- Neither regime is planning to leap free of socialism in a single bound. The imf does not lend to Venezuela and Cuba is not a member of it, which means they will not get the sort of aid available to most countries that undertake painful reforms. Venezuela’s government will continue to finance its massive budget deficit by getting the Central Bank to create money.
- The pandemic and American sanctions mean that neither Cuba nor Venezuela is likely to enjoy a market-led boom anytime soon..
- Mr Maduro and Mr Díaz-Canel will not offer their citizens political freedoms to match their new economic ones. They look to China and Vietnam, where repression and rising prosperity co-exist, rather than to democratic neighbours.
“Cuba Is on the Clock – The island is in dire need of a new patron” – published by Geopolitical Futures
- Cuba may be a geostrategically valuable country, but its value far outweighs its actual power. Havana’s solution to this historic dilemma has been to offer itself to a patron who in return can offer economic prosperity and security guarantees. The Spanish first established this client-patron relationship in the 15th century. The Cubans rose up against the Spanish and allied with the United States. Another revolution, led by Fidel Castro, quickly aligned with the Soviet Union.
- Cuba, a communist country in a post-Cold War world, didn’t have a lot of options. Enter Hugo Chavez. Venezuela’s ability to lend support to Cuba has dramatically declined. Russia has attempted to fill the void by canceling Cuba’s debt. These efforts were enough to forestall a crisis but not to fundamentally change the direction in which Cuba was heading.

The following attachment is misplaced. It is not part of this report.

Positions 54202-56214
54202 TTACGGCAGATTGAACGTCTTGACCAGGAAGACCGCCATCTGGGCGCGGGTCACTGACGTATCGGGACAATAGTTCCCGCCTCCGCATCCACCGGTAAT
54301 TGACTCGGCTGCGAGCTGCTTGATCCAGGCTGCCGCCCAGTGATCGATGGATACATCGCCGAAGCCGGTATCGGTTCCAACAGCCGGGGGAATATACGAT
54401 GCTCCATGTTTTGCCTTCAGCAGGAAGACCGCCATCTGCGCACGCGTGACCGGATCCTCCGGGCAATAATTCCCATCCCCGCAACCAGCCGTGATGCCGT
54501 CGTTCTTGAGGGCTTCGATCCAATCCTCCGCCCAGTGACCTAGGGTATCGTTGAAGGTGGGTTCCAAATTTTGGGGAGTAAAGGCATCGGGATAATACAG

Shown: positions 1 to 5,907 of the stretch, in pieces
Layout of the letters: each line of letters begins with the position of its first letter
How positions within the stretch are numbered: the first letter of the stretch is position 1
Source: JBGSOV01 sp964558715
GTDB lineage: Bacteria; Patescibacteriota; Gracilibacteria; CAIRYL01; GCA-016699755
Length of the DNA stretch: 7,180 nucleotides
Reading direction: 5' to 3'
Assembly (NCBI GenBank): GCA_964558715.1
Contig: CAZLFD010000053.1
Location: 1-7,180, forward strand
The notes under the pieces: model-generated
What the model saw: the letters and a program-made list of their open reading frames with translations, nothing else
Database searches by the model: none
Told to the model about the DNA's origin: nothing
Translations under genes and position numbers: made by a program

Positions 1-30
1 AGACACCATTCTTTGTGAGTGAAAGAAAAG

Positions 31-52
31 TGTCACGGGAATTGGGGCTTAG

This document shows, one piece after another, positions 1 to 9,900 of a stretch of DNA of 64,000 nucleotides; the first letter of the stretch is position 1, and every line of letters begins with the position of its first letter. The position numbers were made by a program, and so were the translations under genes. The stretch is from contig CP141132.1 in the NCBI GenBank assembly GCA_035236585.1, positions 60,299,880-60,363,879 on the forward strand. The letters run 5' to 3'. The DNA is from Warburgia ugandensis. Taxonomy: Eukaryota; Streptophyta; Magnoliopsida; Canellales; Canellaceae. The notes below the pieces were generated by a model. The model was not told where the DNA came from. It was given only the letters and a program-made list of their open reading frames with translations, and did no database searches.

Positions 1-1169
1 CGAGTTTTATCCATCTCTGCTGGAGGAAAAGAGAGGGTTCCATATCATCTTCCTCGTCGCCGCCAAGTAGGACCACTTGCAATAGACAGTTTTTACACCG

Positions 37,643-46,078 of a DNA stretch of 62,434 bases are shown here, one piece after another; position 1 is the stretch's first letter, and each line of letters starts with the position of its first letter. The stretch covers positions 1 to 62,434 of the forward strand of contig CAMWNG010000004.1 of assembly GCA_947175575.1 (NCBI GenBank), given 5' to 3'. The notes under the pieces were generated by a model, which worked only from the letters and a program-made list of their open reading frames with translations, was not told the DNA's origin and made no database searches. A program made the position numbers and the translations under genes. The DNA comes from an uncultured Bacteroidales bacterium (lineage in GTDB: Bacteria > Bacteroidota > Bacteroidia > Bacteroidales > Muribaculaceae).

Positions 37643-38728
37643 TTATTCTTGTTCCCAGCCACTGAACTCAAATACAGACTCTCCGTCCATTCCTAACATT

- It’s now 2021, and Cuba’s behavior over the past few months leads only to one conclusion: the economy is reaching a breaking point and the government is therefore looking for a patron. The government is looking for answers. Mounting social pressure has amplified the government’s sense of urgency. Last November, there was the first of many protests staged by artists.
- Among the leading candidates are the U.S. and China. The Biden administration has put nearly all foreign relations under review, and many expect it to revitalize President Barack Obama’s efforts to normalize ties with Cuba. But it remains a highly contentious issue in U.S. politics; these kinds of changes require a lot of political capital, and Biden is currently in short supply.
- China, meanwhile, has been slowly gaining economic influence in Latin America over the past decade and recognizes Cuba’s strategic position relative to the United States. China needs some leverage against the U.S. similar to the kind Washington has against Beijing in the South China Sea. Improved ties with Cuba would go some way toward getting that leverage. Chinese financing now supports port modernization projects in Santiago, and investments are planned in pharmaceuticals and tourism. These projects help Cuba, of course, but more will be needed to stabilize the economy, let alone change its current trajectory.
- How much China comes through will depend in part on how secure its foothold is in Cuba – and how well it will be able to keep the U.S. on edge.